But we had to do something with our stay. We couldn't sit around for another day waiting for me to get better, and Angkor Tom was waiting. Lina and Michael told us the bike ride was short and enjoyable from the hotel to the temples. So we grabbed a couple of bikes and went off. It was noon, the heat and humidity were probably the worst we'd experienced all whole trip.

We reached the ticket booth. It cost $40 per person for three days. Obviously we didn't have the cash to pay for all of it (what the hell costs $80 in Cambodia?) and obviously they didn't take credit cards. So I biked some more looking for an ATM. Once we hit the temple, we needed more water, maybe a tiny bit of food (but not too much, as I wasn't ready to trust my stomach yet). It was all over-priced. Higher even than what you would pay in the west. Locals really smelled blood in the water next to Angkor Wat. They know people will pay anything for food and water under this kind of heat. The temple was gorgeous but the heat was unbearable so we headed out early.

Angkor Tom awaited us next morning. It was much more pleasant than the previous day. Taking a tuktuk there was the right move. That night we went out to the same burger place as the previous night, except this time I was feeling well enough to eat. We stayed out at a bar with a jam session that I ended up taking part in. Siam Reap is a major party town, with entire districts full of bars full of westerners. There also seems to be a rather strong music scene, at least that’s what I derived from the bassist who played after me with his crew of regulars. They really tore it up.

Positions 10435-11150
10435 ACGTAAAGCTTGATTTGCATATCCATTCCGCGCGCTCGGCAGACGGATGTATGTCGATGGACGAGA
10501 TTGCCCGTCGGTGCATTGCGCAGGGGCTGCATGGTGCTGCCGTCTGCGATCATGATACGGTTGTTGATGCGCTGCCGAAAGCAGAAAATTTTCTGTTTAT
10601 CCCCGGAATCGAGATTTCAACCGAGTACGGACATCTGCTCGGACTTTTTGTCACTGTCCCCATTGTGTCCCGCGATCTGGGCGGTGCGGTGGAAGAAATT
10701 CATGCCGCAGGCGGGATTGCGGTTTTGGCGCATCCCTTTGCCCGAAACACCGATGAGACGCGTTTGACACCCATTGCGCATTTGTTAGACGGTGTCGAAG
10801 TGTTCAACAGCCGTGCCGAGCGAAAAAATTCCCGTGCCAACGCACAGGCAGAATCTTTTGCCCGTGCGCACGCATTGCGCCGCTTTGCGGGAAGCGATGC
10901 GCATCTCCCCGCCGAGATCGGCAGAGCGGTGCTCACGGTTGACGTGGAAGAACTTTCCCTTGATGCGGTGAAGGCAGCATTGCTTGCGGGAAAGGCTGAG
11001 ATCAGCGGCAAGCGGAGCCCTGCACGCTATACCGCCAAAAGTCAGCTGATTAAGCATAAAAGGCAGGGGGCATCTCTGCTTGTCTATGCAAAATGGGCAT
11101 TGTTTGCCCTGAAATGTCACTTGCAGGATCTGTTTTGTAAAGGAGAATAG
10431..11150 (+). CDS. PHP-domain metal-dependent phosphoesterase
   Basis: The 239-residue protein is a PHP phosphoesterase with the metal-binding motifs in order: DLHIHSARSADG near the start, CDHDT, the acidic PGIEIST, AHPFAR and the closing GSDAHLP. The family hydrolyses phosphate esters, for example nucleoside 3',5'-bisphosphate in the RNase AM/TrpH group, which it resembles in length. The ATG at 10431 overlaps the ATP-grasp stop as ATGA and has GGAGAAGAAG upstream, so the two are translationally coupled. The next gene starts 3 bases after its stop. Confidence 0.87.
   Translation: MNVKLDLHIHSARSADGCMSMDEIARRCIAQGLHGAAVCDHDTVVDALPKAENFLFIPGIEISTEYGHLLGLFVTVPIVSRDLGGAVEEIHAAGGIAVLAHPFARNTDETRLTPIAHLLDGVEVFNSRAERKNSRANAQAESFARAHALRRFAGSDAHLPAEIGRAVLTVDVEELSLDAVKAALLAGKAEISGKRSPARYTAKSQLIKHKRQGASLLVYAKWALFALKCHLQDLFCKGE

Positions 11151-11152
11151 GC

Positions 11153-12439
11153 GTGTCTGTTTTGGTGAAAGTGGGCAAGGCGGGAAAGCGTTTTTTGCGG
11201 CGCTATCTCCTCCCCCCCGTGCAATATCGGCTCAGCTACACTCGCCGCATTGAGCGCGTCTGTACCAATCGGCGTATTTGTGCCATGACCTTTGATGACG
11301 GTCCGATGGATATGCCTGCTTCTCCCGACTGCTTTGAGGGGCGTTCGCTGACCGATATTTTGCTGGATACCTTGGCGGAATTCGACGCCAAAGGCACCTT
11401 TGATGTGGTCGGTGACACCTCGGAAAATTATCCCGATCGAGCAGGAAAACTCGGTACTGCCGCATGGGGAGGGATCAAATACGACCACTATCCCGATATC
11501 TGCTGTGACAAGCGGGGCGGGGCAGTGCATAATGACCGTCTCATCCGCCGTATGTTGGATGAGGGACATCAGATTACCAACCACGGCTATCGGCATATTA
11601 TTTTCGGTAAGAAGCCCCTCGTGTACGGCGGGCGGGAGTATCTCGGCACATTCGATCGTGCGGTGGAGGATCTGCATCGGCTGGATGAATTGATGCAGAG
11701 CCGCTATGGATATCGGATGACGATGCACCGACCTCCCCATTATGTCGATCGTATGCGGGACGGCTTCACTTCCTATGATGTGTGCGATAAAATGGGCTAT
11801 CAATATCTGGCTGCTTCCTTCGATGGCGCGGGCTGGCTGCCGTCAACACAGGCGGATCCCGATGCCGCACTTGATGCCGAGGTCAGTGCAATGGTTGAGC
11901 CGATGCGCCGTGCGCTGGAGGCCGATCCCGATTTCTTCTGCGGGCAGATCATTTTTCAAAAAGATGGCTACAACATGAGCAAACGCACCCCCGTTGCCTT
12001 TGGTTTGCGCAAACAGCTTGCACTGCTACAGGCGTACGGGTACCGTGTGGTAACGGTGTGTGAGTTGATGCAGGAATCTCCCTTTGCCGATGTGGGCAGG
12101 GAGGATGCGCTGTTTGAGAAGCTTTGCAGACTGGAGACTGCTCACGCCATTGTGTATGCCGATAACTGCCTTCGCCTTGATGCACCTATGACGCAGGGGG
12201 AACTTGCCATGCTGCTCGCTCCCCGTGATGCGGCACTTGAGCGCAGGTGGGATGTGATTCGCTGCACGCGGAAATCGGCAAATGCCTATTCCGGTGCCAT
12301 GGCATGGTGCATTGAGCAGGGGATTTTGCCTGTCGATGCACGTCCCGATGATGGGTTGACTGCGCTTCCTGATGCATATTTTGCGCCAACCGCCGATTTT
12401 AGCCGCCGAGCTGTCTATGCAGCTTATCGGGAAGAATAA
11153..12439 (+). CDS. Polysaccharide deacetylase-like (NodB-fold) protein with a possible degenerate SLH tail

That night we said goodbye to Michael and Lina and took a tuktuk to the bus station. We nearly missed our bus when the driver pretended to understand where we needed to go.

We stayed in the same hotel we did the first time we went to Phnom Penh. We used that day to walk around the city center. There are a few pretty sights but the rest was pretty dismal. When you’re abroad, you want to have a good experience. You hope to be surprised and delighted by the pace you visit. After traveling for as long and as fast as we had, our ability to suppress the negative aspects of a destination, and focus on the positive ones became diminished. So I can't write that Phnom Penh was an absolute marvel. I have to be honest and say that the city appeared to be run down, poorly maintained, lacked any sort of charm and looked like it still has a long ways to go to catch up with even a city like Hanoi.

I think we both felt that Phnom Penh didn't have much to offer, so we jumped into another tuktuk — he also pretended to know where he was going. We grabbed our stuff and headed to a small hotel next to the airport. We needed to catch a very early flight out of Phnom Penh and wanted to make it as hassle free as possible. We dined in a small place that probably hadn't seen a western customer in weeks. It was cheap and decent, so at least we left on a good culinary impression. This was also the only hostel we did until that point of our trip.

Early in the morning, we woke up a tuktuk driver who took us to the airport. A short while later, we were on our flight, ready to take on India.